Little River Montessori School

NHMS is dedicated to helping students reach their human potential by providing an authentic Montessori environment with trained and experienced guides.

Quick Stats (2024)

  • School Type: Montessori School
  • Grades: Prekindergarten-6
  • Enrollment: 85 students
  • Yearly Tuition: $6,950
  • Application Deadline: None / Rolling
  • Source: Verified school update

School Overview

School Membership(s)School Assoc.
Religious Affiliation
Grades Offered
Grades Prekindergarten-6
Learning Difference Programs
Learning Programs Supported
Mild learning differences
Year Founded

Student Body

Total Students
85 students
Student Body Type
% Students of Color
State avg.: 19%
Students by Grade
Little River Montessori School Student By Grade

Academics and Faculty

Total Classroom Teachers
6 teachers
Student : Teacher Ratio
National avg.: 13:1
% Faculty w/Advanced Degree

Tuition and Acceptance Rate

Admission Deadline
None / Rolling
Yearly Tuition Cost
% on Financial Aid
Average Financial Aid Grant
Admissions Director
Aleta Ledendecker


Total ExtracurricularsTotal Extra-curric.
1 extracurricular
Orff Music program

School Notes

  • Children learn best through intrinsic motivation. There are neither rewards nor punishments in true Montessori environments. Adults acknowledge and encourage the effort that has gone into children’s work, but ultimately want the children to independently appreciate and value their own products. Likewise, adults do not mark errors, but instead make a note to help the child overcome any misunderstanding of concepts that may have lead to the errors.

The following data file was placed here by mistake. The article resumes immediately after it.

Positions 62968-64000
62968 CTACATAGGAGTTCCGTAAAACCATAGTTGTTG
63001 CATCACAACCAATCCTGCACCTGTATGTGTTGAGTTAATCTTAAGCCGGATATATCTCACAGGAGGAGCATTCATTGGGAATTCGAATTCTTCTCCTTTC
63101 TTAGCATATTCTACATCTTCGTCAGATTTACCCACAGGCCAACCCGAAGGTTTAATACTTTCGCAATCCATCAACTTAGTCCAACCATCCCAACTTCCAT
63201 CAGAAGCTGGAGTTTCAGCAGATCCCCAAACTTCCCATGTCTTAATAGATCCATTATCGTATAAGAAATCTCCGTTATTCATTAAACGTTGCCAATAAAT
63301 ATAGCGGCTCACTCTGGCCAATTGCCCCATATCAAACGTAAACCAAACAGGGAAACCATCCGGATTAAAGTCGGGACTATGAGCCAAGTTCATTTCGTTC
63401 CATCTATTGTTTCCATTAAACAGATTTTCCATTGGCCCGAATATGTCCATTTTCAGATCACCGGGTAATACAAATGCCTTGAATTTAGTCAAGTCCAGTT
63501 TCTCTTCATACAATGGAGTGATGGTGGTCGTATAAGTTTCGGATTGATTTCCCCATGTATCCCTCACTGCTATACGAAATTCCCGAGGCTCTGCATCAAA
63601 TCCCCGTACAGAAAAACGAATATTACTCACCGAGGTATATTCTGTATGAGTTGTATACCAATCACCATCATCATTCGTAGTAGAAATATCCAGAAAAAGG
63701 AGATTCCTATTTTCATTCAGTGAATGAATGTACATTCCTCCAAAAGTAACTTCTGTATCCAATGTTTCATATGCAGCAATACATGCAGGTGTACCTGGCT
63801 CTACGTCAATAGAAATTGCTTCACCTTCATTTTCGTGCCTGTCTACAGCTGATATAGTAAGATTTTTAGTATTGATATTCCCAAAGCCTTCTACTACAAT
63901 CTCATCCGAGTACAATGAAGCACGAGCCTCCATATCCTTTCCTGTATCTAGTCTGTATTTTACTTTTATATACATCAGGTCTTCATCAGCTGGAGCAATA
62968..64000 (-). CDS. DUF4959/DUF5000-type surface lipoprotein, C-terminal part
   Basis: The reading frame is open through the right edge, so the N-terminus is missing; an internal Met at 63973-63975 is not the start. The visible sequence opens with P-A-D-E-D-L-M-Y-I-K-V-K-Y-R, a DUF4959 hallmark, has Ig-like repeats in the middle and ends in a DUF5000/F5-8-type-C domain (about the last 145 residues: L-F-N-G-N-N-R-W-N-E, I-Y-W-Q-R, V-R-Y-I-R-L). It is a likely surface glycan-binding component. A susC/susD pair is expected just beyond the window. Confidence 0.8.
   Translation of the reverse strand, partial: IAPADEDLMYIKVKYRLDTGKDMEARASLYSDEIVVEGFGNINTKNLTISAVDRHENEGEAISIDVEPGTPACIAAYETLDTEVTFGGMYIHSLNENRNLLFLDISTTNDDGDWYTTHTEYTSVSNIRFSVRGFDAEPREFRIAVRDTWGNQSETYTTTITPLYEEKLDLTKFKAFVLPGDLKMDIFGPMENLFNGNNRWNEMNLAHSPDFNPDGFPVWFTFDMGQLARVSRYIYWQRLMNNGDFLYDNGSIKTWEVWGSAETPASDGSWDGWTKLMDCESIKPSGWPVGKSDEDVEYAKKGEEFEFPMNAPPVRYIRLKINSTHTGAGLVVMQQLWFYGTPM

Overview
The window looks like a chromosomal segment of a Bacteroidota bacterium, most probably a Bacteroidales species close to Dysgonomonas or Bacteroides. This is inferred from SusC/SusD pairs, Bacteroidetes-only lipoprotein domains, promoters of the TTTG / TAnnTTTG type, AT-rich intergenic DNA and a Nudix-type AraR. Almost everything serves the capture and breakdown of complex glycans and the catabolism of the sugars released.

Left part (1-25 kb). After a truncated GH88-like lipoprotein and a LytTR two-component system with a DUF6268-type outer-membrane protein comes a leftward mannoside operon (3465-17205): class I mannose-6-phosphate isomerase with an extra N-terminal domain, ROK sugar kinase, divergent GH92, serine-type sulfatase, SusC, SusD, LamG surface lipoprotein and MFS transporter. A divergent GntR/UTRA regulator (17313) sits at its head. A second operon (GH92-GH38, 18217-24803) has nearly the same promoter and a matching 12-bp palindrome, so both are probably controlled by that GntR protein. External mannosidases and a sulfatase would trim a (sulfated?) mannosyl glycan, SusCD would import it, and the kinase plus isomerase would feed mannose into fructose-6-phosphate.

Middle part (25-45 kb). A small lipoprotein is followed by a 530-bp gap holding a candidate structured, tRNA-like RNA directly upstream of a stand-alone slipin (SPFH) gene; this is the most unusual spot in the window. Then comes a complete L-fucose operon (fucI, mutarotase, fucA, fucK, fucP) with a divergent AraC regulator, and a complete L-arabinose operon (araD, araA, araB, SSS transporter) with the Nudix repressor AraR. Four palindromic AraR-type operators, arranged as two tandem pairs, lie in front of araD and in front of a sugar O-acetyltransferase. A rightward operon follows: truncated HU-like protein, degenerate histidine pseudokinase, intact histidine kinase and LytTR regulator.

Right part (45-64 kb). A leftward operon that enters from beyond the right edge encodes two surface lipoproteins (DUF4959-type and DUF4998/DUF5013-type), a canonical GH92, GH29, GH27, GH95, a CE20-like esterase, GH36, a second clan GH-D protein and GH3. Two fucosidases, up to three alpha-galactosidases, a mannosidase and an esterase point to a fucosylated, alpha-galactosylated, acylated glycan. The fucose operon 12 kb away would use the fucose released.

• Children learn best when they have control over their learning. Adults give many interesting lessons with the materials to children, but it is ultimately the choice of the student that leads the learning. Adults must respect the developmental processes that lead children to choose what is best for them at any particular time. If there is concern that a child is avoiding specific areas it is the responsibility of the adults to find ways to inspire interest rather than imposing leaning upon them.
  • Concentration must be encouraged and protected to allow optimal development. Visitors are asked to respect the children’s focus and concentration. They should not initiate conversations with children or even pay too much attention to those who are working as that may cause a disruption of concentration. Parents who wish to contribute to the school may do so in ways that don’t impact the classroom during the critical work cycle.
  • Montessori is education for peace. Children are actively taught how to develop interpersonal skills that will result in their being empathetic to others. Games involving violence are prohibited. Parents are strongly encouraged to refrain from allowing children access to violence on television or in video games. In fact, it is best for children under the age of seven to have very limited exposure to video games and television in order to encourage brain development through three-dimensional interaction with the environment.
  • Competition hinders learning. Whenever learning is tied to competition for recognition, grades or praise there is a marked decrease in retention and enjoyment. Children are not compared to one another. Instead, they learn to monitor their own progress in order to recognize self-growth. This leads to personal satisfaction based on effort instead of comparisons or concern about what others may have accomplished. The multi-age classroom aides in this non-competitive approach since children can associate with social, emotional, chronological or academic peers as needed.